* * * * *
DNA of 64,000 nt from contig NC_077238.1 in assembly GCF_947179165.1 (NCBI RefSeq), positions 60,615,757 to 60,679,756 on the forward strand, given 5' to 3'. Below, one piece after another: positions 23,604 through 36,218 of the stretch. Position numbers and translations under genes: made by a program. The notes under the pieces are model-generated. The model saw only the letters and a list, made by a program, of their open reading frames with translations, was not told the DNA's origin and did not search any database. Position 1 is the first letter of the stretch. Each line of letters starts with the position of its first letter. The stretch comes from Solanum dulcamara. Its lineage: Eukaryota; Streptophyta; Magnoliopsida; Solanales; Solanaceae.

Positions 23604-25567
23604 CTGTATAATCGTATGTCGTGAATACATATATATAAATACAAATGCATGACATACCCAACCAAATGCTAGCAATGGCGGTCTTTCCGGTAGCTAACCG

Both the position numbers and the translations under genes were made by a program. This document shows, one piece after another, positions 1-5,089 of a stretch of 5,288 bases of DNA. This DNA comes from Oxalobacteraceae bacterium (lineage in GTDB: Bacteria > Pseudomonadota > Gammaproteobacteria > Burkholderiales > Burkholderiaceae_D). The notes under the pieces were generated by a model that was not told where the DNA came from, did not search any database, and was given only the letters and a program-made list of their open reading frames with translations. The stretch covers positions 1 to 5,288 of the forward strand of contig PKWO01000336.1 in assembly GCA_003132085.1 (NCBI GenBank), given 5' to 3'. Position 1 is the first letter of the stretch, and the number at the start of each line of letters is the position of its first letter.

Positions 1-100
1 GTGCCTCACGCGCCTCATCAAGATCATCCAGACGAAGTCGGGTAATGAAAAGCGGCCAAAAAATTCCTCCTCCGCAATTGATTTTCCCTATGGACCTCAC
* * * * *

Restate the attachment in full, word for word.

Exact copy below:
DNA of 64,000 nt from contig NC_077238.1 in assembly GCF_947179165.1 (NCBI RefSeq), positions 60,615,757 to 60,679,756 on the forward strand, given 5' to 3'. Below, one piece after another: positions 23,604 through 36,218 of the stretch. Position numbers and translations under genes: made by a program. The notes under the pieces are model-generated. The model saw only the letters and a list, made by a program, of their open reading frames with translations, was not told the DNA's origin and did not search any database. Position 1 is the first letter of the stretch. Each line of letters starts with the position of its first letter. The stretch comes from Solanum dulcamara. Its lineage: Eukaryota; Streptophyta; Magnoliopsida; Solanales; Solanaceae.

Positions 23604-25567
23604 CTGTATAATCGTATGTCGTGAATACATATATATAAATACAAATGCATGACATACCCAACCAAATGCTAGCAATGGCGGTCTTTCCGGTAGCTAACCG

Both the position numbers and the translations under genes were made by a program. This document shows, one piece after another, positions 1-5,089 of a stretch of 5,288 bases of DNA. This DNA comes from Oxalobacteraceae bacterium (lineage in GTDB: Bacteria > Pseudomonadota > Gammaproteobacteria > Burkholderiales > Burkholderiaceae_D). The notes under the pieces were generated by a model that was not told where the DNA came from, did not search any database, and was given only the letters and a program-made list of their open reading frames with translations. The stretch covers positions 1 to 5,288 of the forward strand of contig PKWO01000336.1 in assembly GCA_003132085.1 (NCBI GenBank), given 5' to 3'. Position 1 is the first letter of the stretch, and the number at the start of each line of letters is the position of its first letter.

Positions 1-100
1 GTGCCTCACGCGCCTCATCAAGATCATCCAGACGAAGTCGGGTAATGAAAAGCGGCCAAAAAATTCCTCCTCCGCAATTGATTTTCCCTATGGACCTCAC